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Engagement, acceptability, usability and satisfaction with Active for Life, a computer-tailored web-based physical activity intervention using Fitbits in older adults_CQU.pdf (2.64 MB)

Engagement, acceptability, usability and satisfaction with Active for Life, a computer-tailored web-based physical activity intervention using Fitbits in older adults

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Background: Preliminary evidence suggests that web-based physical activity interventions with tailored advice and Fitbit integration are effective and may be well suited to older adults. Therefore, this study aimed to examine the engagement, acceptability, usability, and satisfaction with ‘Active for Life,’ a web-based physical activity intervention providing computer-tailored physical activity advice to older adults. Methods: Inactive older adults (n = 243) were randomly assigned into 3 groups: 1) tailoring + Fitbit, 2) tailoring only, or 3) a wait-list control. The tailoring + Fitbit group and the tailoring-only group received 6 modules of computer-tailored physical activity advice over 12 weeks. The advice was informed by objective Fitbit data in the tailoring + Fitbit group and self-reported physical activity in the tailoring-only group. This study examined the engagement, acceptability, usability, and satisfaction of Active for Life in intervention participants (tailoring + Fitbit n = 78, tailoring only n = 96). Wait-list participants were not included. Engagement (Module completion, time on site) were objectively recorded through the intervention website. Acceptability (7-point Likert scale), usability (System Usability Scale), and satisfaction (open-ended questions) were assessed using an online survey at post intervention. ANOVA and Chi square analyses were conducted to compare outcomes between intervention groups and content analysis was used to analyse program satisfaction. Results: At post-intervention (week 12), study attrition was 28% (22/78) in the Fitbit + tailoring group and 39% (37/96) in the tailoring-only group. Engagement and acceptability were good in both groups, however there were no group differences (module completions: tailoring + Fitbit: 4.72 ± 2.04, Tailoring-only: 4.23 ± 2.25 out of 6 modules, p =.14, time on site: tailoring + Fitbit: 103.46 ± 70.63, Tailoring-only: 96.90 ± 76.37 min in total, p =.56, and acceptability of the advice: tailoring + Fitbit: 5.62 ± 0.89, Tailoring-only: 5.75 ± 0.75 out of 7, p =.41). Intervention usability was modest but significantly higher in the tailoring + Fitbit group (tailoring + Fitbit: 64.55 ± 13.59, Tailoring-only: 57.04 ± 2.58 out of 100, p =.003). Participants reported that Active for Life helped motivate them, held them accountable, improved their awareness of how active they were and helped them to become more active. Conversely, many participants felt as though they would prefer personal contact, more detailed tailoring and more survey response options. Conclusions: This study supports web-based physical activity interventions with computer-tailored advice and Fitbit integration as engaging and acceptable in older adults. Trial registration: Australian and New Zealand Clinical Trials Registry: ACTRN12618000646246. Registered April 23 2018, https://www.anzctr.org.au/Trial/Registration/TrialReview.aspx?id=374901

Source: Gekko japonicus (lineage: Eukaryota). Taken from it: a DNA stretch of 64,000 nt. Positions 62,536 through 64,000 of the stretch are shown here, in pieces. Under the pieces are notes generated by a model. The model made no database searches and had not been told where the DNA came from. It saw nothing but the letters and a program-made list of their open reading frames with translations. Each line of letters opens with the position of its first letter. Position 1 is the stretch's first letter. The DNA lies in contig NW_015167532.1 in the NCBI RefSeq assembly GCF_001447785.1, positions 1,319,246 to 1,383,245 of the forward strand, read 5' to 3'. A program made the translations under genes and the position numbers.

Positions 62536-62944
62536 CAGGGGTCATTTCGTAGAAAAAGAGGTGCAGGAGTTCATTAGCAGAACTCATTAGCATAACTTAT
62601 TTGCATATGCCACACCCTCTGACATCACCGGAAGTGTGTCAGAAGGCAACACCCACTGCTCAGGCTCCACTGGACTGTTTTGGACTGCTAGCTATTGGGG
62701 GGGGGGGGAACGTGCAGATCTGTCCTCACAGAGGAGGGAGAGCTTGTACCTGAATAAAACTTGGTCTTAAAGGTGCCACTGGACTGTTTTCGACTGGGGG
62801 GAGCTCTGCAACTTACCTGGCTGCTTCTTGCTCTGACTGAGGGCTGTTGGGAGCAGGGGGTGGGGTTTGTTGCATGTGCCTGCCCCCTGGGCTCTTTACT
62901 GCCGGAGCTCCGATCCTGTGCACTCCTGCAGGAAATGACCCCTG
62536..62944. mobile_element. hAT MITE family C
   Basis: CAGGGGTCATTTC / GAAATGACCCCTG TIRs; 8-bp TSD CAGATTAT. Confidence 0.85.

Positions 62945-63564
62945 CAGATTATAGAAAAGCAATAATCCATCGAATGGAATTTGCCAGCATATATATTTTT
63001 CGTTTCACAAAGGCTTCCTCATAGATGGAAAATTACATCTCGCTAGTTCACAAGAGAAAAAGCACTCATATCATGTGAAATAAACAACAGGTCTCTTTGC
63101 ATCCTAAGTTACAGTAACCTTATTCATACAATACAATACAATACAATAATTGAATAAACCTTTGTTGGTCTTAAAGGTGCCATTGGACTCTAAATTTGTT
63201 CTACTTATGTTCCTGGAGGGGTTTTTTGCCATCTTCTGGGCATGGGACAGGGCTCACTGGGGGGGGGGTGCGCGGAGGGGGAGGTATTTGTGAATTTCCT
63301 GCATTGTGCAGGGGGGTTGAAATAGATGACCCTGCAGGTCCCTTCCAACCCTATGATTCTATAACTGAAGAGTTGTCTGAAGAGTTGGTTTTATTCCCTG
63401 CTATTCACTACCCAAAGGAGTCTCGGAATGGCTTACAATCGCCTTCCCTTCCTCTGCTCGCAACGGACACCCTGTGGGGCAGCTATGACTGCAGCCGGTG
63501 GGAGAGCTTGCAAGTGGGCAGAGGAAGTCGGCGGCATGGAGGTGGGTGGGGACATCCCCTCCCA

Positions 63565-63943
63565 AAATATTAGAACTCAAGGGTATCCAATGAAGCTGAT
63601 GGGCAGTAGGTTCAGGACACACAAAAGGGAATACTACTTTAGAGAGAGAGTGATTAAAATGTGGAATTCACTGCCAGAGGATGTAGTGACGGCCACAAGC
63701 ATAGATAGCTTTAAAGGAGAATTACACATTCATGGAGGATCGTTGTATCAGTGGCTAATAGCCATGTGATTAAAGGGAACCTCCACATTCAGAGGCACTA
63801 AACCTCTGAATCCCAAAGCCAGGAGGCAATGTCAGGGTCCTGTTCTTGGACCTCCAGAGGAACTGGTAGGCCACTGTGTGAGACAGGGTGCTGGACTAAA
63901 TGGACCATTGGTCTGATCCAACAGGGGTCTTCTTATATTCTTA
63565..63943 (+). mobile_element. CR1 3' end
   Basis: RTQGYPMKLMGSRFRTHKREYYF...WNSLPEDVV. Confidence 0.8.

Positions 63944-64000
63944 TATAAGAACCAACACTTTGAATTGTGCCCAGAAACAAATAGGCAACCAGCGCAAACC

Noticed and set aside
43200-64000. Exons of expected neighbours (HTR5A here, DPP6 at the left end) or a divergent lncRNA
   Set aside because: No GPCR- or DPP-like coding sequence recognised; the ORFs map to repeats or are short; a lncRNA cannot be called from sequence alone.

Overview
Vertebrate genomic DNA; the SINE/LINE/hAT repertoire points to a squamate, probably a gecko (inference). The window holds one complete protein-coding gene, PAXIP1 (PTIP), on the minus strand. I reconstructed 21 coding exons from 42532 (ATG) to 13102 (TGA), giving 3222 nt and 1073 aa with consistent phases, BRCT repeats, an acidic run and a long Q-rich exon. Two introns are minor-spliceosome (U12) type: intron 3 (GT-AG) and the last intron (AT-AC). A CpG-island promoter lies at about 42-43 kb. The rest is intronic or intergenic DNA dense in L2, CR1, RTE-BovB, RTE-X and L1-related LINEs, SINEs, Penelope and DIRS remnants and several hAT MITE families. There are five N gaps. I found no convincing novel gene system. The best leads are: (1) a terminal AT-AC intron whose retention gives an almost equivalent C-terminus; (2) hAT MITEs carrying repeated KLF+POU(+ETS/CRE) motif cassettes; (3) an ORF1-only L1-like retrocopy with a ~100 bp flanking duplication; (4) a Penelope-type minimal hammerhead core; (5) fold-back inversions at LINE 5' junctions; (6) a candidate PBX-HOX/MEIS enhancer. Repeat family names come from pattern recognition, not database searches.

History

Volume

20

Issue

1

Start Page

1

End Page

17

Number of Pages

17

eISSN

1479-5868

ISSN

1479-5868

Publisher

Springer Science and Business Media LLC

Publisher License

CC BY

Additional Rights

CC BY 4.0 DEED

Language

en

Peer Reviewed

  • Yes

Open Access

  • Yes

Acceptance Date

2023-01-05

Author Research Institute

  • Appleton Institute

Era Eligible

  • Yes

Medium

Electronic

Journal

International Journal of Behavioral Nutrition and Physical Activity

Article Number

15

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